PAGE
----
Syria and the Dogs of War

September 28, 2012 by

While the regime of Bashar al-Assad ignited the explosion by its brutal response to political protests, much of the blame for the current situation lies with those countries, seeing an opportunity to eliminate an enemy, that fanned the flames with weapons and aid: the US, Turkey, Saudi Arabia, and Qatar, plus a host of minor cast members ranging from Jordan to Libya.

Barack Obama’s ‘Intelligence Finding’ and the Syrian Civil War

August 12, 2012 by

The revelation about President Barack Obama’s decision to provide secret American aid to Syria’s rebel forces is a game changer. The presidential order, known as an “intelligence finding” in the world of espionage, authorizes the CIA to support armed groups fighting to overthrow Bashar al-Assad’s government. But it threatens far more than the regime in Damascus. The disclosure took its first casualty immediately. Kofi Annan, the special envoy to Syria, promptly announced his resignation, bitterly protesting that the UN Security Council had become a forum for “finger-pointing and name-calling.”

Arab’s “Spring” or Turkey’s “Rise”?

August 10, 2012 by

Recep Tayyip Erdogan’s announcement that Turkey is changing the rules of engagement regarding Syria is more than a simple escalation of rhetoric: it reveals the extent to which the Turkish foreign policy has radically changed. From Turkey’s famous “zero problems” policy and “transformative diplomacy”, Turkey under the Justice and Development Party is resorting to active engagement. With the sharp deterioration of Turkish-Syrian relations, Ankara is trying to seize the opportunity of the strategic vacuum and the weakness of its Arab rival, Syria, not only to take part in shaping the future of a “new” Middle East, but also to enhance Ankara’s influence in its historical Ottoman territory and impose itself as a regional power with global ambitions.

In the Event of an All-Out Conflict in Syria who stands to Gain?

August 8, 2012 by

Is the Syrian civil war going to spiral into an all-out conflict? If the West decides to become involved beyond offering tertiary support as it is doing now, and if war envelopes Syria with the government on one side and Western backed rebels on the other, who will fill the vacuum? If the Assad government falls, will radical Islamists take centre-stage thereby worsening Syria’s predicament and forestalling democracy? Will the United States use the insuing vacuum to pressure the Iranians even further into making concessions on the nuclear program?

America’s Broken Political Process: Russian Bills Fail in Congress

August 6, 2012 by

In spite of the fact that the U.S. economy continues to suffer and Europe is imploding, the U.S. Congress has left Washington for its traditional five-week summer recess. Among the plethora of legislation that Congress failed to address prior to its departure were two bills concerning Russia — the establishment of permanent normal trade relations (PNTR) and the ‘Magnitsky Act.’ This failure means that the review of these bills will not take place until next month at the earliest — when Congress has only eight working days — or perhaps even during its ‘lame duck’ session following the November elections.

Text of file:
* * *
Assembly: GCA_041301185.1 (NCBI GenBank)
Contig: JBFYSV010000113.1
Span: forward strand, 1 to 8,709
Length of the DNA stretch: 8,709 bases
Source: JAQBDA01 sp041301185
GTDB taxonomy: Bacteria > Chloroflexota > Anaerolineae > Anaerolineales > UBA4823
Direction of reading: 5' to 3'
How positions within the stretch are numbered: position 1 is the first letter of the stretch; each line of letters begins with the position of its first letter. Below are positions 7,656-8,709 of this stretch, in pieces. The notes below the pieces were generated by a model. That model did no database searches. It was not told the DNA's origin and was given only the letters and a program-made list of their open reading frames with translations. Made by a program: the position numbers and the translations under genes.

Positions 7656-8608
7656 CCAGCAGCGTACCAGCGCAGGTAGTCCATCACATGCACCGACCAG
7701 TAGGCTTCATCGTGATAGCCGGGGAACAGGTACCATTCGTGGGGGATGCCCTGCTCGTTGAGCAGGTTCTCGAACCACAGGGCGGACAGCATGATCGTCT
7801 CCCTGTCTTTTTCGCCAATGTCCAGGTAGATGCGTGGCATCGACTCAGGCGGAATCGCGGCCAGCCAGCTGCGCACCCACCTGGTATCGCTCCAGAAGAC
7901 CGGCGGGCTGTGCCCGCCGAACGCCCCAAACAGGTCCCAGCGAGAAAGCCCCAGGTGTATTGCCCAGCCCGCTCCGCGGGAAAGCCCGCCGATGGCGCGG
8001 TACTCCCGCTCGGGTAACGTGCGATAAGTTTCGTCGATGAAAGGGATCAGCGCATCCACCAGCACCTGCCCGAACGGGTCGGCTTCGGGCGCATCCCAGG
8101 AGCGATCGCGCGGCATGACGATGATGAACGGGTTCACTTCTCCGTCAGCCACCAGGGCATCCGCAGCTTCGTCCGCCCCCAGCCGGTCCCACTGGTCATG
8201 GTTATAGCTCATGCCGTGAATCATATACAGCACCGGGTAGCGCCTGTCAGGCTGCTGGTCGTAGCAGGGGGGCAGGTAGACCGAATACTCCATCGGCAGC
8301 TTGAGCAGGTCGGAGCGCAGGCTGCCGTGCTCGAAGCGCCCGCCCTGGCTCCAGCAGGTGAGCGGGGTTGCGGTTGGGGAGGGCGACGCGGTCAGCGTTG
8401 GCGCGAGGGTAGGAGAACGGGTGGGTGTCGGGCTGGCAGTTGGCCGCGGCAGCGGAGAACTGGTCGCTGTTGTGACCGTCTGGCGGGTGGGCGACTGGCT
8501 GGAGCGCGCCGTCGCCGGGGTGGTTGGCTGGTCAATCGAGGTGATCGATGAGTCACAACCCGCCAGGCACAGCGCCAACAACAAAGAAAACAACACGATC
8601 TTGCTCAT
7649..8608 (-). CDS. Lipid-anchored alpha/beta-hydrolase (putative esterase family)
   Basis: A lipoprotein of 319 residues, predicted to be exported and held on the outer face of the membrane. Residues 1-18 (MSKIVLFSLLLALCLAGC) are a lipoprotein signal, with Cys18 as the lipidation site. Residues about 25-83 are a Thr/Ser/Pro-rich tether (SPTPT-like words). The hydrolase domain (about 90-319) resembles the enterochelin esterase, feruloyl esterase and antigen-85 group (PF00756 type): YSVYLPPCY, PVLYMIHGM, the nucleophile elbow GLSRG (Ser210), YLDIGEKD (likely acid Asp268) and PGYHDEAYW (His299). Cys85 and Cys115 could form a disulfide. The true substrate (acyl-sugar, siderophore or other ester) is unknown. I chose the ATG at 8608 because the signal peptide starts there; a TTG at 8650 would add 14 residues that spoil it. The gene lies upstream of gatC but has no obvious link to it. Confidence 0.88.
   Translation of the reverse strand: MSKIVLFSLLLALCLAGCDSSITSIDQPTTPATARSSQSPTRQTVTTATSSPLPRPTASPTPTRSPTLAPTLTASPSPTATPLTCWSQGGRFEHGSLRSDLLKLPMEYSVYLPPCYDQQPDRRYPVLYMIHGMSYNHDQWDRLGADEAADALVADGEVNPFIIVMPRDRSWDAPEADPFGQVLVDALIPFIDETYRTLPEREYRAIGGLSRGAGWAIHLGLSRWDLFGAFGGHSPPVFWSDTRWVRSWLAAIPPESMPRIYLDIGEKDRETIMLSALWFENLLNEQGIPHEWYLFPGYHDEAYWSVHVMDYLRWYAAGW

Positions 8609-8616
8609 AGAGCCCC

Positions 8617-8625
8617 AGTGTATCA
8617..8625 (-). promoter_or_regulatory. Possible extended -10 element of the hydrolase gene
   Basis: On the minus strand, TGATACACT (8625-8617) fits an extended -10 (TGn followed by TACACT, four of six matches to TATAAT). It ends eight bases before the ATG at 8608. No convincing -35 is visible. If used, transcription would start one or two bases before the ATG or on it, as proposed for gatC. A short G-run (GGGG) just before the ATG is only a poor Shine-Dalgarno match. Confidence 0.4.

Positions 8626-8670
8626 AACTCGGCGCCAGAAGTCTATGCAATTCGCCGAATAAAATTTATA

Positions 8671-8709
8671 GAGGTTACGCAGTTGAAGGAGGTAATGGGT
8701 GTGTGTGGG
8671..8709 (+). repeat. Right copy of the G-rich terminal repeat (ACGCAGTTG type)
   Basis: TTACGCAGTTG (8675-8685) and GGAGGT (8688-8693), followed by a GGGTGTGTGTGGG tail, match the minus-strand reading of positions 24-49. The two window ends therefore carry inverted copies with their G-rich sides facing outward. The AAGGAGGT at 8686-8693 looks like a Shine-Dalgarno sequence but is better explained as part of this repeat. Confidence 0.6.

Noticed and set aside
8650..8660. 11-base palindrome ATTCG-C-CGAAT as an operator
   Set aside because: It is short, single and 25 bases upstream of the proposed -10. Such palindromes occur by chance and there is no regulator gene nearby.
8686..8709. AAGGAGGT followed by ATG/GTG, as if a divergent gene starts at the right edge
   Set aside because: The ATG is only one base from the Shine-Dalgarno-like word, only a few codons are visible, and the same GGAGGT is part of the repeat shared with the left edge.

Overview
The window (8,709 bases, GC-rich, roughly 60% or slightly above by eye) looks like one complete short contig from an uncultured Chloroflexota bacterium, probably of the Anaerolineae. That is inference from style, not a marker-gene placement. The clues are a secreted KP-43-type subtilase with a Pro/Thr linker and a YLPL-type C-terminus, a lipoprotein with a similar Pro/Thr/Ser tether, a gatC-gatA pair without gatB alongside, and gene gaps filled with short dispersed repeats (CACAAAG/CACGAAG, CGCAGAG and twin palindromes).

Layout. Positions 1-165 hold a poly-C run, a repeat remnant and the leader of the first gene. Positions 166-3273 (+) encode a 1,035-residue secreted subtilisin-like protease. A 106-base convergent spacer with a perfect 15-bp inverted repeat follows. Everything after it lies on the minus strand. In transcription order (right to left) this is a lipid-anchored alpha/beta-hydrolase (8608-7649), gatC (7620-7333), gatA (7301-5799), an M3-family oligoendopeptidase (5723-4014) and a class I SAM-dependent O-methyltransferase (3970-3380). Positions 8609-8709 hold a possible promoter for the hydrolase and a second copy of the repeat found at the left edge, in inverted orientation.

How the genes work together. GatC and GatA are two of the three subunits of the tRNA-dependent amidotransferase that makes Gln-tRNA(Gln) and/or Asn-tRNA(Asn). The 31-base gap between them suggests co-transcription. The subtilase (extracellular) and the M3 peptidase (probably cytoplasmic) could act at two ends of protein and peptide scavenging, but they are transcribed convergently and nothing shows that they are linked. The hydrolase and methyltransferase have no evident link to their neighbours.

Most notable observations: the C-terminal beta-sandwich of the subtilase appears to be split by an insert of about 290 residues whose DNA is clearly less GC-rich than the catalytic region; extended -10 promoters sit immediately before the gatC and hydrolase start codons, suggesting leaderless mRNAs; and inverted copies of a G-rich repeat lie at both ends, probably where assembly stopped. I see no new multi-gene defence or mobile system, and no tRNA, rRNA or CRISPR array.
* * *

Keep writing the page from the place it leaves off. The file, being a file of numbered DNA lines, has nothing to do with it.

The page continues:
After Libya, the Focus turns to Syria

July 29, 2012 by

In 1995, I had a rare opportunity to spend some time in Syria, where the Damascus Trade Fair was taking place. A normally secretive Arab country had opened its doors to a select group of Western journalists, businessmen and officials. The event was aimed at showing glimpses of a rich mix of civilizations going as far back as between 9000 and 11000 B.C., described as a Hidden Pearl of the Orient. Syria today has Muslims, Shia and Sunni; Assyrian-Syriac Christians, ethnic Kurds and Turkmen in the north; Druze in the south. People of all ethnic and religious groups live in Aleppo, the country’s most populated city. For centuries, Aleppo was the largest urban center in Greater Syria and the third largest in the Ottoman empire, after Constantinople and Cairo.

Palestinian Refugees in Syria face a Bleak Future

July 25, 2012 by

“The flames are quickly approaching Yarmouk (as) someone is trying to drag the Palestinians into the fire,” reported Palestinian commentator Rashad Abu Shawar. Yarmouk is the largest Palestinian refugee camp in Syria. Its inhabitants make up nearly a quarter of Syria’s entire refugee population of nearly 500,000. Despite the persistence of memory and the insistence on their right of return to Palestine, the Palestinian community in Syria is, on the whole, like any other ordinary community. Of course, ‘ordinariness’ is not always a term that suits misfortunate Palestinian refugees in Arab countries.

The West is Playing with Fire in Syria

July 23, 2012 by